The landscape of the American family has changed drastically over the past fifty years or so. At one point in our country’s history, most families generally consisted of a father who went to work and provided income, and a mother who didn’t work outside of the home, but instead, raised the children and took care of the household. There was usually a set or two of grandparents on “pension” who lived around the block. Everyone in the neighborhood knew each other and looked after each other. Sometimes wives got “roughed up” by their husbands. Domestic violence existed, but since women are usually the victim, and women stayed at home, the abuse was mostly kept at hidden at home.
Fast forward to the current set-up. In most families, both parents work, the kids go to day care, then, when they are old enough, to school during the day and the evenings are marathons of sports events, grocery shopping, grass mowing and bedtime stories. With the kids in school and both partners in the workplace, it’s hard to keep what goes on at home private. Things that happen at home are taken, not deliberately, but inevitably, to work.
Think about where you work. If one in four women and one in ten men are victims of domestic violence (DV) or intimate partner violence (IPV) sometime in their life, how many victims and survivors do you think work with you, perhaps sitting in the next cubicle or desk or office or beside you on the assembly line? How many are afraid to go home after work every day? How many come to work bruised, ashamed and distracted?
The stats are staggering. Domestic violence has a huge impact on corporate America. Just Google “the cost of domestic violence in corporate America” and you can read article upon article detailing what the cost is. And of course, corporate America is concerned about money.
I’m not…I’m concerned about victims.
I’m concerned that all the baggage a DV victim is taking to work every day, and keeping bottled up inside her, is affecting her ability to do her job and maybe even keep her job. I’m concerned that the days she has to take off to go to court hearings, meet with attorneys or counselors or take care of other DV related issues will cause her coworkers to think she is getting special treatment, or worse, get her fired. I’m concerned that her fragile emotional state from being abused will suffer even more if she knows people are gossiping about her behind her back in the work place. I’m concerned that her abuser will harass her at work through phone calls and she won’t be able to concentrate.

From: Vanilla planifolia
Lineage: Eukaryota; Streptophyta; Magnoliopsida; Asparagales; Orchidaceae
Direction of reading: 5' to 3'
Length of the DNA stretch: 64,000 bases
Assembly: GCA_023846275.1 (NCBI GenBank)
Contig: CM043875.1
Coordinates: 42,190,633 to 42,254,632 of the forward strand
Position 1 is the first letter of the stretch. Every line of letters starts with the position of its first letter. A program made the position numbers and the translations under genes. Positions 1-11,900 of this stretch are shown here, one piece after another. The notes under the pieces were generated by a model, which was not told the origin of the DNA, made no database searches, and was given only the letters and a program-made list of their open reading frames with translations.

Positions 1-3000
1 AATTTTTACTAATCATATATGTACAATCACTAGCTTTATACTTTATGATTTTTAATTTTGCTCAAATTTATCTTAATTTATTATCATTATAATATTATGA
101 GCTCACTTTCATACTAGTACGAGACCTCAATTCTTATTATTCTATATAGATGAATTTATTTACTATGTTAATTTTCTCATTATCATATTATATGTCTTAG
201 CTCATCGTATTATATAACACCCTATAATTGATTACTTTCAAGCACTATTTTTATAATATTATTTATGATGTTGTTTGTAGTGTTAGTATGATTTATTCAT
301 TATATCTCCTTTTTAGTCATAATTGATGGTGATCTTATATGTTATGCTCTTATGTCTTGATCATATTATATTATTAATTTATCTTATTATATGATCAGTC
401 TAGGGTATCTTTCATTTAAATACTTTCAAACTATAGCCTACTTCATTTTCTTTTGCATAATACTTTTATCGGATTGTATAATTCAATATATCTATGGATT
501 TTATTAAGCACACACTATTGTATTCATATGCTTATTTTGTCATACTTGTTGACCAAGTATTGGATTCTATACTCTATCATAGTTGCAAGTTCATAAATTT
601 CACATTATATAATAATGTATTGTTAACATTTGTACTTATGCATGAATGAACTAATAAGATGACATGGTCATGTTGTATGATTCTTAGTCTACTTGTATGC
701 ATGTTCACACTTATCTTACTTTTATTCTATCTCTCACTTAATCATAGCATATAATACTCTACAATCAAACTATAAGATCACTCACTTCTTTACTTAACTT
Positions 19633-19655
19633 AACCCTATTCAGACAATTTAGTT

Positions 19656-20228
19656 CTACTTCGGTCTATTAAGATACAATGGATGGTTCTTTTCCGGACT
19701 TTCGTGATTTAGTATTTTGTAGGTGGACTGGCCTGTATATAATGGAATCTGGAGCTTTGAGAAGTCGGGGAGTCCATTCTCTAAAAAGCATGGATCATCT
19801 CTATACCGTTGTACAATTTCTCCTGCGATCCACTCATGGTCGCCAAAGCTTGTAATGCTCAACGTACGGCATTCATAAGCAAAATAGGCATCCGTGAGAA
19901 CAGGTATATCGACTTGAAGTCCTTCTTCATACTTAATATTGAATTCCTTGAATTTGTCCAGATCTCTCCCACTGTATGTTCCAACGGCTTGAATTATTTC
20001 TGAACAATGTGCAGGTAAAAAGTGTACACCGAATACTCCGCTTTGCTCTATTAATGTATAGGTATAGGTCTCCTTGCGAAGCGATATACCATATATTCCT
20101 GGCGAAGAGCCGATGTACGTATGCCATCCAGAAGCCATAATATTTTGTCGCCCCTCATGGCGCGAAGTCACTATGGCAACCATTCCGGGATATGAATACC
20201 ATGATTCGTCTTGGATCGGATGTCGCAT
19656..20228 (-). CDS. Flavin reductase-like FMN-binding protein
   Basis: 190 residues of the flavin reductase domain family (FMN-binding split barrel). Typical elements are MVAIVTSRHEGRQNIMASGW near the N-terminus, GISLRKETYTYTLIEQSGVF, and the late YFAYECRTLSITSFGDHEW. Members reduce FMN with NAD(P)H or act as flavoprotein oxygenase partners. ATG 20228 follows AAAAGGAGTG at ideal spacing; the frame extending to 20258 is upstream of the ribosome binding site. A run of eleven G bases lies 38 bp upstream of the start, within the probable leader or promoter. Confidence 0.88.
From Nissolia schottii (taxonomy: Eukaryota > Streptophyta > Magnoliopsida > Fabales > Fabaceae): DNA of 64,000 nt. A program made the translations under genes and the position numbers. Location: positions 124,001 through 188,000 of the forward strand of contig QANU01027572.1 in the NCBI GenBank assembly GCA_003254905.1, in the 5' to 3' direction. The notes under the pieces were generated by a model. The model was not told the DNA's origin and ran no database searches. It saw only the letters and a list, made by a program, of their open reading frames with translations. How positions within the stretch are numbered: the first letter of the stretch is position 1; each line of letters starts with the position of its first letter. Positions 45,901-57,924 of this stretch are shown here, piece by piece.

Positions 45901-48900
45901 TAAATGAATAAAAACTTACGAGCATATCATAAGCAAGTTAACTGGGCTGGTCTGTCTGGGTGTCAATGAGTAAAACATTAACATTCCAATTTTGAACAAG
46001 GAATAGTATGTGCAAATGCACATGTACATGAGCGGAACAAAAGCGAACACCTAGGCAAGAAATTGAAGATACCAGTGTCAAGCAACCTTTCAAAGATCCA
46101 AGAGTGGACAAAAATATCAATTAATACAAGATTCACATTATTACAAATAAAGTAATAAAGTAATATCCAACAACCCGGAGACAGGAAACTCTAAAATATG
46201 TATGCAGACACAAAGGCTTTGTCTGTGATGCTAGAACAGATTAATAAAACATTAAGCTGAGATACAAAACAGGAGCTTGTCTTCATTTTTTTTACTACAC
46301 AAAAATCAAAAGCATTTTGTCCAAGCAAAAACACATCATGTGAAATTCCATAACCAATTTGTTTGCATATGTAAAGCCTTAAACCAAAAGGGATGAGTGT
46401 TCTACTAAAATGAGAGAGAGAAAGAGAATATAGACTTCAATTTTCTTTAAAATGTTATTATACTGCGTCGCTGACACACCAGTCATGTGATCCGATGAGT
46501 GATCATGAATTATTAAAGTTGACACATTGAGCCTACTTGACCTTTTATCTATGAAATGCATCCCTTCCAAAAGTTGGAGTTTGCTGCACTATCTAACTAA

People have a tendency to think that an abusive relationship is the same as a normal healthy relationship. So, if an abuser is harassing your coworker with many phone calls throughout the day, she should just tell him to stop, right? And he’ll listen and quit harassing her, right? Nope, that’s not the way an abusive relationship works. The abuser wants control, so if he knows the phone calls are upsetting the victim,(and he does know that) he will continue them and if she asks him to quit, that’s handing over control to her, so that isn’t happening. See? The dynamics are totally different. A victim cannot control what the abuser does, ever.
• Educate all the employees in your company about domestic violence. People are much less likely to judge when they know the circumstances behind another’s behavior. They are more likely to be understanding and helpful if they know what a DV victim has to live with.
• Have a DV policy in place to inform and protect not only the victim, but other employees as well.
• Ask for a volunteer or assign someone to be a domestic violence awareness advocate…someone in your company that is empathetic, discrete and compassionate. Someone who can listen to a victim and provide her with support and resources. Ideally, that person will be a survivor of domestic violence, because you have no idea what it’s like unless you’ve been there.
• And hire me to train both supervisors and the assigned advocate on how to do all of the above.
I am now offering two training sessions – Domestic Violence Awareness Training for the workplace, and training for the designated DV awareness advocate.
I am so excited about these trainings. Education is the first step to understanding. Understanding leads to empathy and concern and that leads to finding solutions. The solutions you will learn in my training will help not only the victim, but management and other employees. Having a DV Awareness policy in place in your company will prepare everyone for the inevitable – having a victim of domestic violence as your employee. Management will know what to do, employees will know what to do and the victim will get the support she needs.
All my contact information is on my website. Please feel free to reach out and we can discuss how a DV policy for your employees would be, not only beneficial, but a necessary part of your employee handbook.